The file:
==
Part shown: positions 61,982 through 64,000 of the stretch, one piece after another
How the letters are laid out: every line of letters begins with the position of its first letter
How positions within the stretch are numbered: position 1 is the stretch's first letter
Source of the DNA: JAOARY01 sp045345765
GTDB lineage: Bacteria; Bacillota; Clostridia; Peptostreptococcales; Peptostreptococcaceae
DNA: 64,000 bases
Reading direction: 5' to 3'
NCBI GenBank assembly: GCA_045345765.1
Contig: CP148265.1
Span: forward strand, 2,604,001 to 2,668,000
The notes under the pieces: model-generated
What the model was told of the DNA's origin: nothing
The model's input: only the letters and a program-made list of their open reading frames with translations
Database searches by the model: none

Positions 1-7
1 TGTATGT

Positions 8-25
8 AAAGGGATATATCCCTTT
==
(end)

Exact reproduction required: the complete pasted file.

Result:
Part shown: positions 61,982 through 64,000 of the stretch, one piece after another
How the letters are laid out: every line of letters begins with the position of its first letter
How positions within the stretch are numbered: position 1 is the stretch's first letter
Source of the DNA: JAOARY01 sp045345765
GTDB lineage: Bacteria; Bacillota; Clostridia; Peptostreptococcales; Peptostreptococcaceae
DNA: 64,000 bases
Reading direction: 5' to 3'
NCBI GenBank assembly: GCA_045345765.1
Contig: CP148265.1
Span: forward strand, 2,604,001 to 2,668,000
The notes under the pieces: model-generated
What the model was told of the DNA's origin: nothing
The model's input: only the letters and a program-made list of their open reading frames with translations
Database searches by the model: none

Positions 1-7
1 TGTATGT

Positions 8-25
8 AAAGGGATATATCCCTTT